After checking out from our central hotel in Glasgow, we took a short bus ride to our third university destination, Glasgow Caledonian, a university located right in the city centre. We were met by the EU advisor, who let us know about the university’s specialization and its hands-on academic nature. A student then guided us through the modern campus, greatly differing from the other two Ancient Universities, yet still as appealing. The block of accommodation buildings was situated right across from the main campus, comprised of tidy, well-maintained facilities and a pleasant atmosphere. As we were leaving the university through the main entrance gates, we were guided out by upbeat guitar strumming of a student amidst miniature international cuisine trucks.
Another ride in our private coach brought us to the doors of Stirling University, a campus which stretches over 330 acres of lakes, rivers, hills and forests. The university’s fascinating location brings together nature and education just outside the town of Stirling which serves as Scotland’s birthplace. SU is very well-known for its remarkable sports programmes and clubs, investing millions into both outdoor and indoor sports facilities. The students have a building for the simple purpose of recreation with approximately ten cafes and restaurants, shops and club headquarters. The general lifestyle at Stirling appears to be relaxed, balanced and both physically and mentally healthy for the students. Just outside the campus, hiking tracks and pathways are available for climbing the famous ranges, potentially a great weekend activity.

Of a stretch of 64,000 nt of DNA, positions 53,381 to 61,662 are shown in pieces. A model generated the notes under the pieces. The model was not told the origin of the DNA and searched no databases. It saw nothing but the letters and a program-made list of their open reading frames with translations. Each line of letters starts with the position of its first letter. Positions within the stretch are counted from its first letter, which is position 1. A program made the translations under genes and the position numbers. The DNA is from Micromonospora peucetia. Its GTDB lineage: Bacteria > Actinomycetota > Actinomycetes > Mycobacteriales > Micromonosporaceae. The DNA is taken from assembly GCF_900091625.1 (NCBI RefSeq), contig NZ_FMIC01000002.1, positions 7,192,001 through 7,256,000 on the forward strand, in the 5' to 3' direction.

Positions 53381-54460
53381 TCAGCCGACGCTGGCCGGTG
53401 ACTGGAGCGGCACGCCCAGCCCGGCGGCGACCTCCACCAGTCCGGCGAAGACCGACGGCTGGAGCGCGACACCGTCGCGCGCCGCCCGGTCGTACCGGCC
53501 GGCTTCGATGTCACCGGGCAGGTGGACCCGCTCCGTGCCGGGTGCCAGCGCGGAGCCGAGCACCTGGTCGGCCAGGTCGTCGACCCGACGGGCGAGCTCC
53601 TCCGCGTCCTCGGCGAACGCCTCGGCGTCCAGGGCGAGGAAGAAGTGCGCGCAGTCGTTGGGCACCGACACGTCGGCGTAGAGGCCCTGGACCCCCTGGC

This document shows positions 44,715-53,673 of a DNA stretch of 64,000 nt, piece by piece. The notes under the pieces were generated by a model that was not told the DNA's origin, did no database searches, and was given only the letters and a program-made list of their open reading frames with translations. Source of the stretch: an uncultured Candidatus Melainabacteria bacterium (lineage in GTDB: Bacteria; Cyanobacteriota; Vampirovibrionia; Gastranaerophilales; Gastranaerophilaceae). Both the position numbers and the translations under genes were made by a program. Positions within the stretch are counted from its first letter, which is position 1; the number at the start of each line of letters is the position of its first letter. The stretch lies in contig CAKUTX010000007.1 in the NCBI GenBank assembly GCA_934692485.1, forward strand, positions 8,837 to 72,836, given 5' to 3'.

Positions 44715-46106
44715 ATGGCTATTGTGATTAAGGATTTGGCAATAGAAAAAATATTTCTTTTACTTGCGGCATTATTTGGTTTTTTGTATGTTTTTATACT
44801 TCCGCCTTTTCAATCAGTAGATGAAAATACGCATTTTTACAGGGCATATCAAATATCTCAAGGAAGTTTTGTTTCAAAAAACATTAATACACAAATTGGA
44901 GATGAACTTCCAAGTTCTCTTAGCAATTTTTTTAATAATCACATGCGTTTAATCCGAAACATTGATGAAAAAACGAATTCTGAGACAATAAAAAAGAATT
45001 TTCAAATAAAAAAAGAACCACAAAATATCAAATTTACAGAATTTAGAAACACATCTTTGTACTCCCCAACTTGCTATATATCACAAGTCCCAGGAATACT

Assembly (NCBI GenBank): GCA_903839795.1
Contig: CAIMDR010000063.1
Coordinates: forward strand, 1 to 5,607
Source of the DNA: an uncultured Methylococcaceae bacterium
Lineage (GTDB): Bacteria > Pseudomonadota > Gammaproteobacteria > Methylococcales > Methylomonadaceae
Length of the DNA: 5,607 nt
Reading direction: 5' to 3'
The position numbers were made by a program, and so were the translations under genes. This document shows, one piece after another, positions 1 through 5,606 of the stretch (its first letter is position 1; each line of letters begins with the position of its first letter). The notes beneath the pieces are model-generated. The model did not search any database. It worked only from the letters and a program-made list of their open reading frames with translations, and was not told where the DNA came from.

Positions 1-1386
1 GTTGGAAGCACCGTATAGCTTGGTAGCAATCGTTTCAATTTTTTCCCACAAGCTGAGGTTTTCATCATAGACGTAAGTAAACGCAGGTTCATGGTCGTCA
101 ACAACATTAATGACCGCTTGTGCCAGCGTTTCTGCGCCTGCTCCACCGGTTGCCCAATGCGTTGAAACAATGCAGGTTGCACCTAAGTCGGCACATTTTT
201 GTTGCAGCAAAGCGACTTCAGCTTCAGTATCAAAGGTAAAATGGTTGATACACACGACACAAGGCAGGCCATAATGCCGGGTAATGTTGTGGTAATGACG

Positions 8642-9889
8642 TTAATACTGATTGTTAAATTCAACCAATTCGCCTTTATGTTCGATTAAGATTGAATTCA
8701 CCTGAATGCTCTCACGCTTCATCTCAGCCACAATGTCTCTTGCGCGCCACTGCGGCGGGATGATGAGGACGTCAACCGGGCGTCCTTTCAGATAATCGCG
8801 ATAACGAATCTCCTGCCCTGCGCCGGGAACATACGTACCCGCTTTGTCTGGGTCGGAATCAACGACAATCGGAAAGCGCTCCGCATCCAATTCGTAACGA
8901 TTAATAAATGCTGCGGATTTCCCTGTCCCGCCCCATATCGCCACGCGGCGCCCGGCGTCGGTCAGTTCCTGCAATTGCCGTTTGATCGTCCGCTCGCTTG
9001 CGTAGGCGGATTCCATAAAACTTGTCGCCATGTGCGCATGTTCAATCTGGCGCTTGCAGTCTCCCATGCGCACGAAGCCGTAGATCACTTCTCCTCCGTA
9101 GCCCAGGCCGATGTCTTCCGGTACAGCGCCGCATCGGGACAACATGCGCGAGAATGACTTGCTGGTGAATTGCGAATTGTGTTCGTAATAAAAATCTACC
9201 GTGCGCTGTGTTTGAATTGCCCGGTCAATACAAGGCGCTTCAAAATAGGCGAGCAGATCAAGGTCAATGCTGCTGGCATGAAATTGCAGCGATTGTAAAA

After touring the green territories of Stirling University, we got back on the transfer for a long ride up North to Aberdeen. Soon after our arrival, we were met by a former Borgar student who told us about her experience in Aberdeen, both the city and the university. We went out for dinner in Union Square, a large mall in the heart of the city, before retiring to our hotel.
Daria Slavnova and Mariya Gogenko